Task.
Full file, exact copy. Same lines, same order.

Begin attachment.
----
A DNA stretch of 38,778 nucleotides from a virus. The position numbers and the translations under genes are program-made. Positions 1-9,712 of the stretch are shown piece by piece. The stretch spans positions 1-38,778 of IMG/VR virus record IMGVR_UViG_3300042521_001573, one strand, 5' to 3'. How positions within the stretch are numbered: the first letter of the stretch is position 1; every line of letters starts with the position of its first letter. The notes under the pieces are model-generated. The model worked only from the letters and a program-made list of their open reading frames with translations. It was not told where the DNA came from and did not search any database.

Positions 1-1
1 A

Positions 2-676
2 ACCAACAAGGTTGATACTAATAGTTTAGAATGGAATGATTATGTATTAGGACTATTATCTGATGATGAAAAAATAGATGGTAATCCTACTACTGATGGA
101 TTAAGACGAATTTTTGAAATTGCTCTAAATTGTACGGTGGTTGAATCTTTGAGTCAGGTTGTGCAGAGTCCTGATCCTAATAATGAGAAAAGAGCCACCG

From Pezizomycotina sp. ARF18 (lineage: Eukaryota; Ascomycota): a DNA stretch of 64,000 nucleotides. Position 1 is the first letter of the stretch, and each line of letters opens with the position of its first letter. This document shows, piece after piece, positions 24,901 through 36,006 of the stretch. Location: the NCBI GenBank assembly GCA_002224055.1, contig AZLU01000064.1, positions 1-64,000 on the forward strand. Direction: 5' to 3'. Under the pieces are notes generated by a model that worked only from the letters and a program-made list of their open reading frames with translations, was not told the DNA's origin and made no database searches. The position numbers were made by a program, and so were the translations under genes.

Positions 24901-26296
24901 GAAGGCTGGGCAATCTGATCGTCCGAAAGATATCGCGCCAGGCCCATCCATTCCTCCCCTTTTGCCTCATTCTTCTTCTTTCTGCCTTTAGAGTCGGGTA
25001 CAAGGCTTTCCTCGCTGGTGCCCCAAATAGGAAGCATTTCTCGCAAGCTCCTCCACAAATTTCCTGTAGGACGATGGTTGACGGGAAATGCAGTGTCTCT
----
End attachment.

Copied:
A DNA stretch of 38,778 nucleotides from a virus. The position numbers and the translations under genes are program-made. Positions 1-9,712 of the stretch are shown piece by piece. The stretch spans positions 1-38,778 of IMG/VR virus record IMGVR_UViG_3300042521_001573, one strand, 5' to 3'. How positions within the stretch are numbered: the first letter of the stretch is position 1; every line of letters starts with the position of its first letter. The notes under the pieces are model-generated. The model worked only from the letters and a program-made list of their open reading frames with translations. It was not told where the DNA came from and did not search any database.

Positions 1-1
1 A

Positions 2-676
2 ACCAACAAGGTTGATACTAATAGTTTAGAATGGAATGATTATGTATTAGGACTATTATCTGATGATGAAAAAATAGATGGTAATCCTACTACTGATGGA
101 TTAAGACGAATTTTTGAAATTGCTCTAAATTGTACGGTGGTTGAATCTTTGAGTCAGGTTGTGCAGAGTCCTGATCCTAATAATGAGAAAAGAGCCACCG

From Pezizomycotina sp. ARF18 (lineage: Eukaryota; Ascomycota): a DNA stretch of 64,000 nucleotides. Position 1 is the first letter of the stretch, and each line of letters opens with the position of its first letter. This document shows, piece after piece, positions 24,901 through 36,006 of the stretch. Location: the NCBI GenBank assembly GCA_002224055.1, contig AZLU01000064.1, positions 1-64,000 on the forward strand. Direction: 5' to 3'. Under the pieces are notes generated by a model that worked only from the letters and a program-made list of their open reading frames with translations, was not told the DNA's origin and made no database searches. The position numbers were made by a program, and so were the translations under genes.

Positions 24901-26296
24901 GAAGGCTGGGCAATCTGATCGTCCGAAAGATATCGCGCCAGGCCCATCCATTCCTCCCCTTTTGCCTCATTCTTCTTCTTTCTGCCTTTAGAGTCGGGTA
25001 CAAGGCTTTCCTCGCTGGTGCCCCAAATAGGAAGCATTTCTCGCAAGCTCCTCCACAAATTTCCTGTAGGACGATGGTTGACGGGAAATGCAGTGTCTCT